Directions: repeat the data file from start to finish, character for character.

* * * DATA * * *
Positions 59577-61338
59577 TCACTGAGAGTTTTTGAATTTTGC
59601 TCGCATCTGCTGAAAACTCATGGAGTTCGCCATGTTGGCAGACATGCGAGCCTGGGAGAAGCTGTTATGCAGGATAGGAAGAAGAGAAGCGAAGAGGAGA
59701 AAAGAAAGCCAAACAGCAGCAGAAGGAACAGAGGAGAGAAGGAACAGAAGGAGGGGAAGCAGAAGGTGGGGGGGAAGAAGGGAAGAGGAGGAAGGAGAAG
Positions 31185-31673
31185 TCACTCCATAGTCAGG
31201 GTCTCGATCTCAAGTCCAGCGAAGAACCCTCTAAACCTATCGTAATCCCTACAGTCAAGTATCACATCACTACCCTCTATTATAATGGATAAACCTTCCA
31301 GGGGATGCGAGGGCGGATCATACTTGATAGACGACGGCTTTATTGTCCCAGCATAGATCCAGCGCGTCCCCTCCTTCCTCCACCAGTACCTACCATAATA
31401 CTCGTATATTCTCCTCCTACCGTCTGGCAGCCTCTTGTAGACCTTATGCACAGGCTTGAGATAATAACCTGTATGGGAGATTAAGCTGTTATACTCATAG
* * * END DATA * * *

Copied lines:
Positions 59577-61338
59577 TCACTGAGAGTTTTTGAATTTTGC
59601 TCGCATCTGCTGAAAACTCATGGAGTTCGCCATGTTGGCAGACATGCGAGCCTGGGAGAAGCTGTTATGCAGGATAGGAAGAAGAGAAGCGAAGAGGAGA
59701 AAAGAAAGCCAAACAGCAGCAGAAGGAACAGAGGAGAGAAGGAACAGAAGGAGGGGAAGCAGAAGGTGGGGGGGAAGAAGGGAAGAGGAGGAAGGAGAAG
Positions 31185-31673
31185 TCACTCCATAGTCAGG
31201 GTCTCGATCTCAAGTCCAGCGAAGAACCCTCTAAACCTATCGTAATCCCTACAGTCAAGTATCACATCACTACCCTCTATTATAATGGATAAACCTTCCA
31301 GGGGATGCGAGGGCGGATCATACTTGATAGACGACGGCTTTATTGTCCCAGCATAGATCCAGCGCGTCCCCTCCTTCCTCCACCAGTACCTACCATAATA
31401 CTCGTATATTCTCCTCCTACCGTCTGGCAGCCTCTTGTAGACCTTATGCACAGGCTTGAGATAATAACCTGTATGGGAGATTAAGCTGTTATACTCATAG